Forms of Herbal Remedies

Infusions are a simple way of extracting the active principles of herbs through the action of hot water. The preparation of infusions is similar to way we prepare tea. This method is used to extract the volatile components of the dried or green aerial parts of herbs and plants like flowers and leaves. Infusions may use single herbs or a blend and are drunk hot or cold. Certainly this is the most common and cheap method of extracting the medicinal compounds of herbs.

Roots, barks and fruits being thicker and less permeable than the aerial parts of medicinal plants, do not liberate their active principles by simple infusion. It is necessary to simmer these parts in boiling water in order to extract their medicinal constituents. The material should be cut or broken into small pieces. In order to avoid loosing volatile constituents, use a lid over the simmering pan. After cooling down and separating the solid from the liquid, decoctions can be taken hot or cold.

Most of the volatile components of medicinal plants and herbs are soluble in alcohol. By immersing dried or fresh parts of plants in alcohol, the active principles are easily extracted at concentrations that exceed those that can be achieved by infusion or decoction. Highly concentrate solutions that will last for one to two years are a convenient way to store and use medicinal plants constituents. Ideally tinctures should be made using pure ethyl alcohol distilled from cereals. However, since this product is not available to the public, good Vodka with 45-35% alcohol can be used. The extraction is fairly quick. A 50% mixture of herbs and alcohol kept in a tightly closed jar will held a tincture ready for use at the prescribed dosage. Never use methyl alcohol, methylated spirits, isopropyl alcohol or any other kind of unknown spirit to make tinctures.

With some rare exceptions, like peppermint that is a familiar flavoring agent in toot paste and chewing gum, infused or decocted herbs are not palatable, specially for children. In order to disguise their taste, infusion and decoctions can be mixed with honey or unrefined sugar from cane. These syrups combine the soothing action of these solvents to the medicinal properties of the infusions and decoctions resulting in additional benefits specially for treating cough and sore throats.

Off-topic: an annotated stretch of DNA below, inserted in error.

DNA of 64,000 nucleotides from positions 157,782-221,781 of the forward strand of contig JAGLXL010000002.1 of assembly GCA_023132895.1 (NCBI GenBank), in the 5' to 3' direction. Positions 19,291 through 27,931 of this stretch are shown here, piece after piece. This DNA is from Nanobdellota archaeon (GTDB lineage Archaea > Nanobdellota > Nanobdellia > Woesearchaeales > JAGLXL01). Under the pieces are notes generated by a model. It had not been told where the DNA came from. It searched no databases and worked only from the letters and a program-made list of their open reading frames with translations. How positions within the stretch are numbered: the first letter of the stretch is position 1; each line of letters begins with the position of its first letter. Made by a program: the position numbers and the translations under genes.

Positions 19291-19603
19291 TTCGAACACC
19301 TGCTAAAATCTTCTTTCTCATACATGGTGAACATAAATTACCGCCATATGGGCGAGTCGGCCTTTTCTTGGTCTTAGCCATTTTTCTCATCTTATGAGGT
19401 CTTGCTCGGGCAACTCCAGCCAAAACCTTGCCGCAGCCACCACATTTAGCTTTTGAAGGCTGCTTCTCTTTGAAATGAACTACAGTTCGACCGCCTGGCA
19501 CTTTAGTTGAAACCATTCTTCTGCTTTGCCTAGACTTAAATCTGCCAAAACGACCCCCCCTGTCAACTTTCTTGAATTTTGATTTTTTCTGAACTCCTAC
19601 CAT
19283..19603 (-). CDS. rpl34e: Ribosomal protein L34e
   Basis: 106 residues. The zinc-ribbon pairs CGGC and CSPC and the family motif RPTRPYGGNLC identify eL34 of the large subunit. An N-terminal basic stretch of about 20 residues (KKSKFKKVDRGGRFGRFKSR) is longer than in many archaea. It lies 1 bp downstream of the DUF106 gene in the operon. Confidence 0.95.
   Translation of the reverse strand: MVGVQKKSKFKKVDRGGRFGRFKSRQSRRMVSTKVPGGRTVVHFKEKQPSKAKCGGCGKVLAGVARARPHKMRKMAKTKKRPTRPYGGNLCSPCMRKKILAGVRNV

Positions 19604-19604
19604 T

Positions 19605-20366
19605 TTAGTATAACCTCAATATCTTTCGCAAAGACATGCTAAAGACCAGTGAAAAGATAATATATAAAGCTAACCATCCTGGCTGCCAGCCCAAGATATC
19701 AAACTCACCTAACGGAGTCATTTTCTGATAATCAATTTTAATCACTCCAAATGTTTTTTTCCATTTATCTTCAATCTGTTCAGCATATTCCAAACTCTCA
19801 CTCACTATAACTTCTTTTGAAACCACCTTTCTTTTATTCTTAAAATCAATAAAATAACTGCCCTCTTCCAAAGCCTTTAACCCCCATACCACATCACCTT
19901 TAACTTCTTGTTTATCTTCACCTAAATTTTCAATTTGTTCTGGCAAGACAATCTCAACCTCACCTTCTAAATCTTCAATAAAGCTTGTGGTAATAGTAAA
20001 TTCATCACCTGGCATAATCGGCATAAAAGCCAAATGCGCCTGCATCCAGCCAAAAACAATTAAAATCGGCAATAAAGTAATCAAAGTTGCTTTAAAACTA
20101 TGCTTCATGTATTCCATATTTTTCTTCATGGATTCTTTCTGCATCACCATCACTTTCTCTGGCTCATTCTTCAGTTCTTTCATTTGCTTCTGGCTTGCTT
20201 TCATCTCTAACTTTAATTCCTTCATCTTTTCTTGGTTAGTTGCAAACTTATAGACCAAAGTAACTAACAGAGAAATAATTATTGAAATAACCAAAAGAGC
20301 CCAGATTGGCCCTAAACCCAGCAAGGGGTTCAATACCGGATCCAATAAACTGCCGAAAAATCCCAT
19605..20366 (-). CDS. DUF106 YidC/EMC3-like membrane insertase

Pure vegetable oils like sunflower, almond and olive oil are easily found at grocer stores. They have the property of dissolving the active, fat-soluble active principles of medicinal plants and herbs. This process is called infusion and can be carried out at room temperature or higher. Infusion is a slower process than alcohol extraction but has the advantage of resulting in an oil based solution of medicinal constituents that can easily be used to make creams and ointments. Hot infusion is recommended for the harder parts of the plants while cold infusion is more suitable for flowers and leaves.

Essential oils are the volatile oily components of aromatic plants, trees and grasses. They are found in tiny glands located in the flowers (neroli), leaves (eucalyptus), roots (calamus), wood (sandal) and resins (frankincense). Essential oils are extracted by four main methods: steam distillation, expression, solvent extraction and efleurage. In the first method the oil is extracted by the action of hot steam and then selectively condensed with water from which it is separated. In the second method the oil is extracted by pressure or centrifugation. In the third method the oil is dissolved in a volatile solvent that when evaporated leaves a heavily natural wax substance called concrete. When separated from the wax, the resulting liquid is called an absolute, the most concentrated from of aroma available. Efleurage is a longer process involving the dissolution of the oils in animal fat and its separation using alcohol. Although essential oils main usage is in cosmetics and perfumery, many of them do have proved therapeutic properties.

Ointments are prepared like hot infused oils, the difference being that herbs are simmered in waxes or fats containing no water. After separating the simmered herbs by squeezing and cooling, the result is a solid mixture of the wax or fat with the medicinal constituents of the plant. Petroleum jelly, soft paraffin wax and bee's wax are some common bases used. Ointments form a oily barrier on the surface of injuries and carry the active principles to the affected area.

Creams are mixtures of oils or fats with water. Since water and oils are not miscible, it is necessary to add an emulsifying agent that avoids their separation. Creams are therefore stable emulsions of oils or fats. Medicinal properties are added to creams when they use or are made with tinctures, infusions, oil infusions, essential oils or decoctions. Creams are permeable allowing the skin to breathe and sweat. Their water content and some additional hydrophobic agent like Glycerin promotes the hydration and cooling of the skin.